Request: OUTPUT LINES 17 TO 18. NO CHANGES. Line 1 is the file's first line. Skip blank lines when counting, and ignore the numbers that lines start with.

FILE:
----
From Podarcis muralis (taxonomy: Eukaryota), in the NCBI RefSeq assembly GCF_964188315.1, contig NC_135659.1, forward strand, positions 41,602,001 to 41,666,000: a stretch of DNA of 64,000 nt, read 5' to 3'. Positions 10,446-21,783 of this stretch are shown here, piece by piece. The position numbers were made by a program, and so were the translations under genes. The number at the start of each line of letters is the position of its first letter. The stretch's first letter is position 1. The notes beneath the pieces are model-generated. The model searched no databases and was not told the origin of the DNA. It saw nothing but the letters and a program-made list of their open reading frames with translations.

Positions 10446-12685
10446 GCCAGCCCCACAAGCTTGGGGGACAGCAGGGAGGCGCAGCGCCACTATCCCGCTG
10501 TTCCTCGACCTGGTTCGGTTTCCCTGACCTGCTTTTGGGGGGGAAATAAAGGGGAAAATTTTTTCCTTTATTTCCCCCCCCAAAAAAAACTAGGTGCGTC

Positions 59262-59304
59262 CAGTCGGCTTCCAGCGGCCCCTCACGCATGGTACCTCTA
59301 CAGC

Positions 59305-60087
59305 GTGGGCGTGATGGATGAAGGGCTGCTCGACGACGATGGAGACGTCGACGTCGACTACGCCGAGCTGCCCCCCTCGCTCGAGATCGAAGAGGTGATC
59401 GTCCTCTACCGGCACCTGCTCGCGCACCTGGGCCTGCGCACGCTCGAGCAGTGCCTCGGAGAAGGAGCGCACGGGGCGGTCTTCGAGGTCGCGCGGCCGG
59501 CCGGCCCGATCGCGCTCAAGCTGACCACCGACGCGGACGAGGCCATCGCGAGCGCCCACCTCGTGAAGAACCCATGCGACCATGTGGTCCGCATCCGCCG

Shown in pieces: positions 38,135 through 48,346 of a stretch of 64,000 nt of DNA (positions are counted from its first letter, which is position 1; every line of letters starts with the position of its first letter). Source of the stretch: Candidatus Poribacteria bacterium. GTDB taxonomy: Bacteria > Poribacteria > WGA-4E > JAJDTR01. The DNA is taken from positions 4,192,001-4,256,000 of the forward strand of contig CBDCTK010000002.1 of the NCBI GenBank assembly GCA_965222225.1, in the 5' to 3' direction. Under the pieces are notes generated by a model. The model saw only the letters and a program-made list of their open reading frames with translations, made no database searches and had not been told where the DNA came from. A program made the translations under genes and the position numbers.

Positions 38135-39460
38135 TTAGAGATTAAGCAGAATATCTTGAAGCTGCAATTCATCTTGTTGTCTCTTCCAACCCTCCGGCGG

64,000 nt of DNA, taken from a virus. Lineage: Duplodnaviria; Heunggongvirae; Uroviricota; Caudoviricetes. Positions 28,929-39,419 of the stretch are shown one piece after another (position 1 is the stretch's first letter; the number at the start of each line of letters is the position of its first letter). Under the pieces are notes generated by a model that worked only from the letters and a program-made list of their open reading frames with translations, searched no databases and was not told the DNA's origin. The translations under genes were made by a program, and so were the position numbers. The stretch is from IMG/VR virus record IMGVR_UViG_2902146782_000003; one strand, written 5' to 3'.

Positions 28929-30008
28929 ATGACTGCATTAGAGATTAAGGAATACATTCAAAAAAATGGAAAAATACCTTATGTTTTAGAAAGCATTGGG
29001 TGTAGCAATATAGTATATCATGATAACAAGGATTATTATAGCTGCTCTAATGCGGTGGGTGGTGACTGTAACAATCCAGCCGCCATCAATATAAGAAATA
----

28929 ATGACTGCATTAGAGATTAAGGAATACATTCAAAAAAATGGAAAAATACCTTATGTTTTAGAAAGCATTGGG
29001 TGTAGCAATATAGTATATCATGATAACAAGGATTATTATAGCTGCTCTAATGCGGTGGGTGGTGACTGTAACAATCCAGCCGCCATCAATATAAGAAATA